Adverse Reaction

Placebo

n=59

0.5 mg

n=60

1 mg

n=61

2 mg

n=60

3 mg

n=59

Dry Mouth

0%

10%

10%

42%

54%

Somnolence

8%

5%

10%

13%

39%

Asthenia

0%

2%

3%

7%

3%

Dizziness

8%

12%

2%

8%

15%

Headache

8%

13%

7%

5%

3%

Impotence

0%

0%

0%

7%

3%

Constipation

0%

2%

0%

5%

15%

Fatigue

2%

2%

5%

8%

10%

The percent of patients who dropped out because of adverse reactions are shown below for each dosage group.

Placebo

0.5 mg

1 mg

2 mg

3 mg

Percent dropouts

0%

2%

5%

13%

32%

The most common reasons for dropouts among patients who received guanfacine were dry mouth, somnolence, dizziness, fatigue, weakness, and constipation.

In the 12-week placebo-controlled, dose-response study of guanfacine administered with 25 mg chlorthalidone at bedtime, the frequency of the most commonly observed adverse reactions showed a clear dose relationship from 0.5 to 3 mg as follows:

Adverse Reaction

Placebo

n = 73

0.5 mg

n = 72

1 mg

n = 72

2 mg

n = 72

3 mg

n = 72

Dry mouth

5 (7%)

4 (5%)

6 (8%)

8 (11%)

20 (28%)

Somnolence

1 (1%)

3 (4%)

0 (0%)

1 (1%)

10 (14%)

Asthenia

0 (0%)

2 (3%)

0 (0%)

2 (2%)

7 (10%)

Dizziness

2 (2%)

1 (1%)

3 (4%)

6 (8%)

3 (4%)

Headache

3 (4%)

4 (3%)

3 (4%)

1 (1%)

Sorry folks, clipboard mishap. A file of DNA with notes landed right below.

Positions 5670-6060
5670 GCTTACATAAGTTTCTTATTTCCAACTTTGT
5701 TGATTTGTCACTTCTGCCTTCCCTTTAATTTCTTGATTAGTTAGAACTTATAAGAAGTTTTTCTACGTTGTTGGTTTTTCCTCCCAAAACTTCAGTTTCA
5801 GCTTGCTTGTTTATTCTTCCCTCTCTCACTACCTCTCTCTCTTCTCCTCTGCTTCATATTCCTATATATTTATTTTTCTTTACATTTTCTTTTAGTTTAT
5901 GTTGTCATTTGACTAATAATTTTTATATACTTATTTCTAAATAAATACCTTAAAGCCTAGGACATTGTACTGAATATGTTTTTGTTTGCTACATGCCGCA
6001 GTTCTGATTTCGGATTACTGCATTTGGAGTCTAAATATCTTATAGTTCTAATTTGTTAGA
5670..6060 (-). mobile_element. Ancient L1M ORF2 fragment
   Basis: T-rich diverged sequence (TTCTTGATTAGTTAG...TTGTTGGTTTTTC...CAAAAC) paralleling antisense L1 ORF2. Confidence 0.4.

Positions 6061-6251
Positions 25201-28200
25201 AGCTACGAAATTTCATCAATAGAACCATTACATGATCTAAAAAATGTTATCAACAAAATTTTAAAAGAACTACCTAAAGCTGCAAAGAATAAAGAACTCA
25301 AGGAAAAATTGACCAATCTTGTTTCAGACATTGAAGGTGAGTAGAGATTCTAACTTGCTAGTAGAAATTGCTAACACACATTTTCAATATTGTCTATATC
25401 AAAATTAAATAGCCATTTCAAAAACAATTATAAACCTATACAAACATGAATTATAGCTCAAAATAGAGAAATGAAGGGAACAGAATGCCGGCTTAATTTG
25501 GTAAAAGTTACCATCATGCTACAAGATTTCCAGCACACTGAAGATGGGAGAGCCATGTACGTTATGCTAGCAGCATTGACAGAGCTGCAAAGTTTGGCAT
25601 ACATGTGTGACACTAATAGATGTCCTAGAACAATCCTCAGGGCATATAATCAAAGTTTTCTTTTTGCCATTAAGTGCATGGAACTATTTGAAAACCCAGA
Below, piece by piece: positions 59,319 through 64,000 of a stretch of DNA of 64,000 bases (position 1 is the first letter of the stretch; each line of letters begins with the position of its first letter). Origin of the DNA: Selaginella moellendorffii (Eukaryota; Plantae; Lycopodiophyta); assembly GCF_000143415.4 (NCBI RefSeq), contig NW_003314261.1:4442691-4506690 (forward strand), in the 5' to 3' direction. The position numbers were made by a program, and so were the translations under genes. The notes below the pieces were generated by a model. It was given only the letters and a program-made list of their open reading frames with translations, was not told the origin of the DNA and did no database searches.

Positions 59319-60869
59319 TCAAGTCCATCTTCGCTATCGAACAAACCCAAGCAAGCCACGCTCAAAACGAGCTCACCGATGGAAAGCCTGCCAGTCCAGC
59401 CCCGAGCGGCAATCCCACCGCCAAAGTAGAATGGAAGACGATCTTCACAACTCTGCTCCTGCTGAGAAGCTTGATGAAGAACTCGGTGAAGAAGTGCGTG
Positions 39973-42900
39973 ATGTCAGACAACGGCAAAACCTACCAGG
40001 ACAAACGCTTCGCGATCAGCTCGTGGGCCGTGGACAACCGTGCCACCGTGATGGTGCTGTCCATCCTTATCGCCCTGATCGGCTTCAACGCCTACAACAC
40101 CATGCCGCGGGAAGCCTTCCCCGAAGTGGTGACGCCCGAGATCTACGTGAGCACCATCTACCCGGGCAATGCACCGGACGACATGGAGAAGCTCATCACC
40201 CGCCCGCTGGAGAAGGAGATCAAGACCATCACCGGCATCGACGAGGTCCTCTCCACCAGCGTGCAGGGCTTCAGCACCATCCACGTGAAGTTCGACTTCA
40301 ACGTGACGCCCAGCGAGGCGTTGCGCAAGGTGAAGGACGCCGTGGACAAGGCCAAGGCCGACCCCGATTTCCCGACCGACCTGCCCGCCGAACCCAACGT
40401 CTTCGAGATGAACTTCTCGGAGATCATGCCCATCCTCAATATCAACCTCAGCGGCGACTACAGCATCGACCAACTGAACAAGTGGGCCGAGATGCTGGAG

2 (2%)

Impotence

1 (1%)

1 (0%)

0 (0%)

1 (1%)

3 (4%)

Constipation

0 (0%)

0 (0%)

0 (0%)

1 (1%)

1 (1%)

Fatigue

3 (3%)

2 (3%)

2 (3%)

5 (6%)

3 (4%)

There were 41 premature terminations because of adverse reactions in this study. The percent of patients who dropped out and the dose at which the dropout occurred were as follows:

Dose:

Placebo

0.5 mg

1 mg

2 mg

3 mg

Percent dropouts

6.9%

4.2%

3.2%

6.9%

8.3%

Reasons for dropouts among patients who received guanfacine were: somnolence, headache, weakness, dry mouth, dizziness, impotence, insomnia, constipation, syncope, urinary incontinence, conjunctivitis, paresthesia, and dermatitis.

In a second 12-week placebo-controlled combination therapy study in which the dose could be adjusted upward to 3 mg per day in 1-mg increments at 3-week intervals, i.e., a setting more similar to ordinary clinical use, the most commonly recorded reactions were: dry mouth, 47%; constipation, 16%; fatigue, 12%; somnolence, 10%; asthenia, 6%; dizziness, 6%; headache, 4%; and insomnia, 4%.